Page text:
I’m guessing this has happened to you.
When I was Vice President of Database Marketing at Nordstrom, I reported to the Chief Marketing Officer. The CMO at a ten billion dollar a year business has a lot of responsibility, and a whopper of a budget to boot! We’re talking hundreds of millions of dollars From a corporate standpoint, this was an important person, one that could genuinely do something with the analytical insights produced by my team.
I had a weekly “touch base” with my boss. She was one of the best I’ve ever worked with in both keeping this meeting on the schedule, and for paying attention to me when I was sitting in front of her. You have to understand, it’s not easy for non-analytics staff to sit across from an analytics person and have to digest every proprietary analytics acronym issued her direction during the course of an hour. There are only so many times a CMO can hear phrases like “heteroscedasticity” or “optimization” before wanting her administrative assistant to enter the office with a fake meeting request that she is allegedly required to attend, immediately.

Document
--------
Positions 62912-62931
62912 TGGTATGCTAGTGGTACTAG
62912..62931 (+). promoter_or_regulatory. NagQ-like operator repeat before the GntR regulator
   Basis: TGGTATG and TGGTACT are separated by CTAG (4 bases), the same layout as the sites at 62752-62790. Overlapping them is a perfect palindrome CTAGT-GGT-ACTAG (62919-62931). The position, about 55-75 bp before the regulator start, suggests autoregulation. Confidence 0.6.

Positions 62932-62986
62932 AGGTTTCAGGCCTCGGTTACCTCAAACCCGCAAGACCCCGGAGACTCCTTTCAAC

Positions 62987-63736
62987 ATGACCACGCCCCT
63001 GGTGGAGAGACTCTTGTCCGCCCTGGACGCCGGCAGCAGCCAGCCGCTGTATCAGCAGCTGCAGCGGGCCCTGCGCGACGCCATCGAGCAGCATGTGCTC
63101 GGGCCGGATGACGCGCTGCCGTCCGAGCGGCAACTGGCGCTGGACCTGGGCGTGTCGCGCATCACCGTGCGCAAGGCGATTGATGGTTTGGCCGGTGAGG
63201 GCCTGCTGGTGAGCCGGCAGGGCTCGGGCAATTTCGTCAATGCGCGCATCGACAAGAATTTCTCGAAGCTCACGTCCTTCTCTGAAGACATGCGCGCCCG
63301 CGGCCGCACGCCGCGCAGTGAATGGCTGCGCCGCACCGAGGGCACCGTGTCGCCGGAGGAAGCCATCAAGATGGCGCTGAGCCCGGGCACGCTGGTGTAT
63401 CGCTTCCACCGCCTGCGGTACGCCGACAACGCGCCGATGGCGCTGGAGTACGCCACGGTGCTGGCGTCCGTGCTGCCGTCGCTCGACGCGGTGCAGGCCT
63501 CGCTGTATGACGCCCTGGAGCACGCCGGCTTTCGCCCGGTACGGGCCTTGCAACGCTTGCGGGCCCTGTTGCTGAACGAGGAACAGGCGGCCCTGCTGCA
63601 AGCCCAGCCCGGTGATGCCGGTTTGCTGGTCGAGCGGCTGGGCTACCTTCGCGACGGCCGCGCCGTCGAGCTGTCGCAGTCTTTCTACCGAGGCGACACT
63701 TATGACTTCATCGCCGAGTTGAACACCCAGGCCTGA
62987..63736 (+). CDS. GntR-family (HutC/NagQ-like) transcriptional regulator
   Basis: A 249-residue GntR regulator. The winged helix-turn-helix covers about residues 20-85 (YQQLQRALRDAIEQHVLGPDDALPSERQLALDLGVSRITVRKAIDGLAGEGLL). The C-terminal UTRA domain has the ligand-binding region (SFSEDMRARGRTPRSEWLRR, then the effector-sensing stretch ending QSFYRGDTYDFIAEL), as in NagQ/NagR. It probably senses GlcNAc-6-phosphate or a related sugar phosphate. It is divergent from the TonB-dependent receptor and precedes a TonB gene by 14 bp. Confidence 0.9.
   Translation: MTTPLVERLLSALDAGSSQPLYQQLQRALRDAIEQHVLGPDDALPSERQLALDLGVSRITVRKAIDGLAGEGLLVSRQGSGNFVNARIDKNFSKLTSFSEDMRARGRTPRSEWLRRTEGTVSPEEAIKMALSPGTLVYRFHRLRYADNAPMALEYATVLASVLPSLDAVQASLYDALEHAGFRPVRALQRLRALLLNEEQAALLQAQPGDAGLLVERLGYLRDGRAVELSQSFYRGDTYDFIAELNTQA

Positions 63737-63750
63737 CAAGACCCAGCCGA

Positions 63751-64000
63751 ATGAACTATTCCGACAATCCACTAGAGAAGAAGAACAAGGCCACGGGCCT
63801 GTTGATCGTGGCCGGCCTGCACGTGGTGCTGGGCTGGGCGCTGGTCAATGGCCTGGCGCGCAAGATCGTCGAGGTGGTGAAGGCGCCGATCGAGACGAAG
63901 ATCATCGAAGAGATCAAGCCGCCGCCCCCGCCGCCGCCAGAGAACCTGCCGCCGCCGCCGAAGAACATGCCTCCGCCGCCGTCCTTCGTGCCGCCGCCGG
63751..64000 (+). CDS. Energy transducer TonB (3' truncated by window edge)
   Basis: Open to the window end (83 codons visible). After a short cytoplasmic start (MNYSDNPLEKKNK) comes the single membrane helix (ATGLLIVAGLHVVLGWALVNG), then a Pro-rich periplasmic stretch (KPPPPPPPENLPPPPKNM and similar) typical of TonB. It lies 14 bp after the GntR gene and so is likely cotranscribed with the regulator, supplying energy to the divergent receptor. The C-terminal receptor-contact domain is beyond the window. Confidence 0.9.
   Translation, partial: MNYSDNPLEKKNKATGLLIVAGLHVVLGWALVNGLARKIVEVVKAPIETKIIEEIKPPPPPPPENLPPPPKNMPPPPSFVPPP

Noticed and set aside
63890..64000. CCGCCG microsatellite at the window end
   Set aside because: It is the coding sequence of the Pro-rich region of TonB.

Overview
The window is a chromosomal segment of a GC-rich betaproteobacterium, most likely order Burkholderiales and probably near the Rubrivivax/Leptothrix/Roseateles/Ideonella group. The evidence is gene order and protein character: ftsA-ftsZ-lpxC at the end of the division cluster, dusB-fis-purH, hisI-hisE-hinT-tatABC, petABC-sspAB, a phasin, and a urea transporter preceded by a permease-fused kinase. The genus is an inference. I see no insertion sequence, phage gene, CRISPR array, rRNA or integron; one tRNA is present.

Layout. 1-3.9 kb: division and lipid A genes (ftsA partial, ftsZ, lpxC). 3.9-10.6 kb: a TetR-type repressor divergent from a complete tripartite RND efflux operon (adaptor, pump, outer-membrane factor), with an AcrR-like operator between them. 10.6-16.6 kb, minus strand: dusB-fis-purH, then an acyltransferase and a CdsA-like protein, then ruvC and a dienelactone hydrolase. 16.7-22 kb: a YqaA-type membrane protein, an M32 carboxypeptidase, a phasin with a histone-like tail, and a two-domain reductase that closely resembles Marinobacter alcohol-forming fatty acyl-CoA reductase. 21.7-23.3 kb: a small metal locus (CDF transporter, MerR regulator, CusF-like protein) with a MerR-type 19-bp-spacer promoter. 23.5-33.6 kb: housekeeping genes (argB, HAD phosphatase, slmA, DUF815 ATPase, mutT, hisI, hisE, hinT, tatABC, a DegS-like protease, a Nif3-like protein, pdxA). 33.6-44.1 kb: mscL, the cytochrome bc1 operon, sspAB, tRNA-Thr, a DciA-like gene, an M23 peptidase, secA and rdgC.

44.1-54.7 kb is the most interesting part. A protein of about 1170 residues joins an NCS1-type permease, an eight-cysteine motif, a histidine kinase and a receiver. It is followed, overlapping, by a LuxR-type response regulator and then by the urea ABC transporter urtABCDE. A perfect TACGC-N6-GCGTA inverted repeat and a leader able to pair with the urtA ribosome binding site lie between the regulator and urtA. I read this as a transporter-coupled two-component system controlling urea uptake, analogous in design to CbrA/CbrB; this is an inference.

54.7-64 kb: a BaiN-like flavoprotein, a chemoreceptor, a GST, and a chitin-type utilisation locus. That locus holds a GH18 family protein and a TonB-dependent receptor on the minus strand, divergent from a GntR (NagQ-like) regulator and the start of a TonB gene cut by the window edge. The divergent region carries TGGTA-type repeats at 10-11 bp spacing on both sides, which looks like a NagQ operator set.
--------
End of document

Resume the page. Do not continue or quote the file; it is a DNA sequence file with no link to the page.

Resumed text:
But there’s a big difference between the blank stare that is initiated from boredom/indifference, and the other blank stare.
The other blank stare?
You know the one I am talking about.
It’s when you have a great idea, one backed up by data, and you make what you feel is an iron-clad case in defense of your idea.
Yes, that blank stare.
Now, I’ve given that blank stare to my analysts, thousands of times. There are probably hundreds of reasons why I did this. Here’s three of the most common reasons.
The last point is the most common one I run across. Analysts all over the world are offering ideas that result in blank stares. Empty, hollow blank stares. Often, the blank stares happen because the person sitting across from the analyst knows that there is almost no chance that, politically, the idea can be accepted and implemented.
When this happens to you, the humble analyst, ask questions.
It’s better to find out why the idea isn’t being accepted, than to sit there trying to interpret a blank stare.
And if you find out that your boss doesn’t think that your idea can be pushed through the culture, from a political standpoint, then find somebody in your company who may be able to help you. At Nordstrom, there were a lot of ideas that my boss didn’t like, but another Executive adored. So I evangelized, finding partners who could get my ideas through the culture. And when I exhausted those opportunities, I moved on to new ideas.
The blank stare symbolizes a potential problem. Please ask questions, so that you can learn why your ideas are not being embraced by leadership.
By: Kevin Hillstrom, President, MineThatData